We had a couple of reporters show up. We saw photographers waiting for the perfect day for a photo that would capture the arc and the full splendor of the sum total of the rebuilt community. Sometimes we’d see drones flying overhead on clear days to document the arrangement of buildings and greenery. It seemed great. It seemed wonderful. We didn’t see where it was all headed.

A reporter from Dwell asked a few of us if we ever headed to the point where the streets ended, after all the homes and businesses had ebbed away. And all of us asked shook our heads. Fewer of us began to wonder. True, we did hear strange sounds in the night. Some of us. Pursuit, perhaps. Or something prompt, in search of prey.

In retrospect, we’re all a little disappointed that no one said the word labyrinth when Glenn Detlof was around to hear the question. It really should have been obvious. I mean, have you seen a picture of Glenn Detlof? Picture Rasputin in a Nudie suit, and there you go. We should have been suspicious about Glenn Detlof’s designs on Ixian County, is all we’re saying. The man was, in retrospect, quite sinister.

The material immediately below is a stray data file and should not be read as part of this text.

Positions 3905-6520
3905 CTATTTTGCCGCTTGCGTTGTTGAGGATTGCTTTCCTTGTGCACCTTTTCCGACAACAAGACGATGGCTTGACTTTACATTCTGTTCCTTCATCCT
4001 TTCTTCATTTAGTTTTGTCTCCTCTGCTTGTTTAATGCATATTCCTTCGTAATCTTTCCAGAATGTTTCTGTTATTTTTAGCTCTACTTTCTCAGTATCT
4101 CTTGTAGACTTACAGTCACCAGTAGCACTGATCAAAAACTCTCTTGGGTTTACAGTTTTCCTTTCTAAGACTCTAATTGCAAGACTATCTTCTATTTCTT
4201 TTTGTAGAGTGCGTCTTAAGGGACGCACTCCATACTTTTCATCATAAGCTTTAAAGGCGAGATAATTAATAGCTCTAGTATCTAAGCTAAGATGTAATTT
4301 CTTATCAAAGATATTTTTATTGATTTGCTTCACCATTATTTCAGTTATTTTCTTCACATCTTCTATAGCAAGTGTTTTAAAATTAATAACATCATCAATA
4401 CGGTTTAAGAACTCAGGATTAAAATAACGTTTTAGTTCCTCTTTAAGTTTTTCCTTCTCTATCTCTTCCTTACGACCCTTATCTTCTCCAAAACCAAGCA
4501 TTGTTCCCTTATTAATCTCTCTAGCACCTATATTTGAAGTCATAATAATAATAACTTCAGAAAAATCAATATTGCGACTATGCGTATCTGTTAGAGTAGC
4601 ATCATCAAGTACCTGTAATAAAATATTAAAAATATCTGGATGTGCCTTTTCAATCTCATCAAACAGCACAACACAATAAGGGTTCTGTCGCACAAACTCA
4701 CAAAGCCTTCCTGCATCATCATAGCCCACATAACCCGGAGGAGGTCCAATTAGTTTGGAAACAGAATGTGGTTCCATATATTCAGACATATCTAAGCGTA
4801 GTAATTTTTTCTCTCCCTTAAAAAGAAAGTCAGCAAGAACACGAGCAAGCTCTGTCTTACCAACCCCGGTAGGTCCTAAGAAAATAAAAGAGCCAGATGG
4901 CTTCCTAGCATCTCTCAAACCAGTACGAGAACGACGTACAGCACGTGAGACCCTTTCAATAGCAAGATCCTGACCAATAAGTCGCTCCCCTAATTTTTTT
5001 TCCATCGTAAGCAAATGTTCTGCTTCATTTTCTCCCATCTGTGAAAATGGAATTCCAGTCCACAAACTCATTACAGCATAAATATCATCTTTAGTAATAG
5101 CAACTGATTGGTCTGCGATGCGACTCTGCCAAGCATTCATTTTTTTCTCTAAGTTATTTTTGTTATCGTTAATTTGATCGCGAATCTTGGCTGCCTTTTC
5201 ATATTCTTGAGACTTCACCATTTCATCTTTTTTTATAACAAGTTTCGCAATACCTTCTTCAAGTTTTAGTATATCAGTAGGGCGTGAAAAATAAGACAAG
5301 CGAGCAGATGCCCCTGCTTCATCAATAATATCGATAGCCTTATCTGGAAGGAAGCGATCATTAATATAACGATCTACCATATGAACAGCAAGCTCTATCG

Admittedly, even as we’d looked back on his body of work, there wasn’t much precedent for the work he did in Ixian County. He’d done master plans for a neighborhood that looked like a New Urbanist Tiki bar; he’d been involved in this floating city in northern Maine that no one could be sure was real. I mean, we saw photos, but they could have been faked. They could have been models. That one guy’s shirt could have been painted on. We didn’t know.

After it all went wrong, we spent a lot of time looking for the clues. The spiral designs were obvious. The branching nature of streets and paths. We lived in the suburbs; we had GPS to rely on. The seemingly random arrangement of streets was never unruly with mechanical voices guiding us. And the shops and the food establishments were all further in to the clusters than our homes. We would do our errands and get out. We never needed to proceed deeper in.

But that was the mistake, wasn’t it? Maybe we might have seen the things that served as warnings. Perhaps we’d have seen the watchtowers or the pits. Perhaps we’d have seen space for an oracle, steam still rising from the ground, awaiting someone to inhale the fumes and prophesy. Perhaps we’d have wondered just how the mudslides came; we’d have wondered if Glenn Detlof had been serving the whims of some old forgotten god and had made with some sort of ritual, some kind of summoning.

We’d have wondered if we lived on a new sort of altar; we’d have wondered if we were meant to be the priests or the offering.

But that was still to come. Most nights we celebrated this new space. We embraced its freedom and its strange avenues and the artist who’d conceived of it. We didn’t wonder about the other things; we didn’t comprehend. We didn’t shudder in our beds, dreaming of pursuit. That was still to come.